The Consumer Price Index (CPI) rose 7.6% on a year-over-year basis in July, down from an 8.1% gain in June. The deceleration was a result of slower year-over-year growth in gasoline prices, according to the latest report from Statistics Canada (StatsCan).
While gasoline prices declined on a monthly basis in July, prices for other non-durable goods like natural gas and groceries rose, StatsCan data showed. Price increases for in-person services such as flights, restaurant meals and hotel stays contributed to the month-over-month increase.
On average, price increases continued to exceed the year-over-year increase in hourly wages (+5.2%) in July. While consumer inflation continued to exceed wage growth, the gap in purchasing power was smaller than in June, according to StatsCan.
The national statistical agency said consumers paid 9.2% less for gasoline in July compared with the previous month, the largest monthly decline since April 2020. Ongoing concerns related to a slowing global economy, as well as increased COVID-19 pandemic public health restrictions in China and slowing demand for gasoline in the United States led to lower worldwide demand for crude oil, putting downward pressure on prices at the pump.
On a monthly basis, gasoline prices fell the most in Ontario (-12.2%), where the provincial government temporarily lowered the gasoline tax.
However, prices for food purchased from stores increased more on a year-over-year basis in July (+9.9%) than in June (+9.4%). Prices for bakery products (+13.6%) continued to rise at a faster pace as wheat prices remained elevated.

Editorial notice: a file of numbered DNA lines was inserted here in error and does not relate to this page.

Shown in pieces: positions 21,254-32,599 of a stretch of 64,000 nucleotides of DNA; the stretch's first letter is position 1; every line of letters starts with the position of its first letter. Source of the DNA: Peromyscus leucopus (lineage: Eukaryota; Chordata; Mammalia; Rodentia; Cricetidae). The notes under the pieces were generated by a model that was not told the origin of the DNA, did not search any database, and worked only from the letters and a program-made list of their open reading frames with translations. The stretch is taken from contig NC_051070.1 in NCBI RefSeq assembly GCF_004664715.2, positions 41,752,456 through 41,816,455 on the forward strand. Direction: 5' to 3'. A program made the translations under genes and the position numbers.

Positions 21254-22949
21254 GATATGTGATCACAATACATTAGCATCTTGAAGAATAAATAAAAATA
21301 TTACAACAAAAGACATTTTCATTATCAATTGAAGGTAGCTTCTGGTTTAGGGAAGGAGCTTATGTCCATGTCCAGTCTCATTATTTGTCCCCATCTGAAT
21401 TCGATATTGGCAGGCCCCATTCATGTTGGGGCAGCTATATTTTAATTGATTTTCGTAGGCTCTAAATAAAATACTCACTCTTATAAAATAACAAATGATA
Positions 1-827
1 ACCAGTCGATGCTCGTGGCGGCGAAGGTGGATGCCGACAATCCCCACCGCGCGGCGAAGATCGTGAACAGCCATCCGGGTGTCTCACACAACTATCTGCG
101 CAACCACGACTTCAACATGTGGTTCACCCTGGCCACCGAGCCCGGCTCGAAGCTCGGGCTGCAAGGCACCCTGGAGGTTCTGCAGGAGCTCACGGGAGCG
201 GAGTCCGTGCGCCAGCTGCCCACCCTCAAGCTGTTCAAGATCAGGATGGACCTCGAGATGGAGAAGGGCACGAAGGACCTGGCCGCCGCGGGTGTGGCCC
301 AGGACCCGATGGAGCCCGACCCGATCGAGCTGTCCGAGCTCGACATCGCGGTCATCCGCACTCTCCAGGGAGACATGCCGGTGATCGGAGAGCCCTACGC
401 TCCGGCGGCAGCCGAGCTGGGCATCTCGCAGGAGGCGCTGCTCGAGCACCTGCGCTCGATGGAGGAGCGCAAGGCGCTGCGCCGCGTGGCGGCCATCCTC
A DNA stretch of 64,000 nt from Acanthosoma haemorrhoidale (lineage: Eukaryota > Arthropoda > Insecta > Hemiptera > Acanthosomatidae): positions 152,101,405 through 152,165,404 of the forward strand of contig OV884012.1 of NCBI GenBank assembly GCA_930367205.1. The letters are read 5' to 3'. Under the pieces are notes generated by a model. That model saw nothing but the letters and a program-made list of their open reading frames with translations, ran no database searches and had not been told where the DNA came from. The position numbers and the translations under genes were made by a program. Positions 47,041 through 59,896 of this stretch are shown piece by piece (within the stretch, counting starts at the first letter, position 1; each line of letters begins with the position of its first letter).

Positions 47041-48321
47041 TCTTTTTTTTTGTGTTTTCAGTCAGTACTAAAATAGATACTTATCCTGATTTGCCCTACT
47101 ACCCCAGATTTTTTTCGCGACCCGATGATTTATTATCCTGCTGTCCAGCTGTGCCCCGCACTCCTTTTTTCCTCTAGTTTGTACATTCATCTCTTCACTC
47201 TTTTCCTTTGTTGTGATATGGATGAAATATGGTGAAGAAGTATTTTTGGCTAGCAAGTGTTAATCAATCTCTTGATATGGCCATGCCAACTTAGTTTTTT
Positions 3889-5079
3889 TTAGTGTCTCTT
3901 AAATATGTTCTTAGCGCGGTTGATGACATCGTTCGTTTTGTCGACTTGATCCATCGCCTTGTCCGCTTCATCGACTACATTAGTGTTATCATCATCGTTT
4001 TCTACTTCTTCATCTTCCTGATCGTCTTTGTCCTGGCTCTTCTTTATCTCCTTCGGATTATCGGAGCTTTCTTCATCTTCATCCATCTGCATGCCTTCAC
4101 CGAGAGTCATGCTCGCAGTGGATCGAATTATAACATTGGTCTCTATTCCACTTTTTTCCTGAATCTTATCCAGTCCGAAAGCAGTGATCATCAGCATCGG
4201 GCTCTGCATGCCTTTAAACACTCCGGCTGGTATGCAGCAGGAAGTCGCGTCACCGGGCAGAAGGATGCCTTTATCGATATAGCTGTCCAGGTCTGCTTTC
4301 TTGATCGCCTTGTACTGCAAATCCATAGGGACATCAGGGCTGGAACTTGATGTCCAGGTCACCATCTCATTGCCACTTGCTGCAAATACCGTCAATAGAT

Other food items also exhibited faster price growth, including non-alcoholic beverages (+9.5%), sugar and confectionery (+9.7%), preserved fruit and fruit preparations (+10.4%), eggs (+15.8%), fresh fruit (+11.7%), and coffee and tea (+13.8%).
Airfares rose 25.5% in July compared with the previous month, in the wake of strong demand for flights. Traveller accommodation prices rose 47.7% in July compared with the same month a year earlier, with prices rising the most in Ontario (+70.0%).
Year over year, prices for food purchased from restaurants (+7.3%) continued to increase at a faster rate in July compared with June.
Natural gas prices in Canada rose at a faster pace year over year in July (+42.6%) compared with June (+26.0%), driven primarily by price increases in Ontario (+45.3%). This followed the Ontario Energy Board’s approval of rate increases, which came into effect on July 1, amid sustained global demand for natural gas and uncertainty in global energy markets.
Year over year, Albertans paid 18.0% less for electricity in July, following a 35.6% increase in June, as a result of a provincial rebate beginning in July. This was the first decline in electricity prices in the province since December 2020.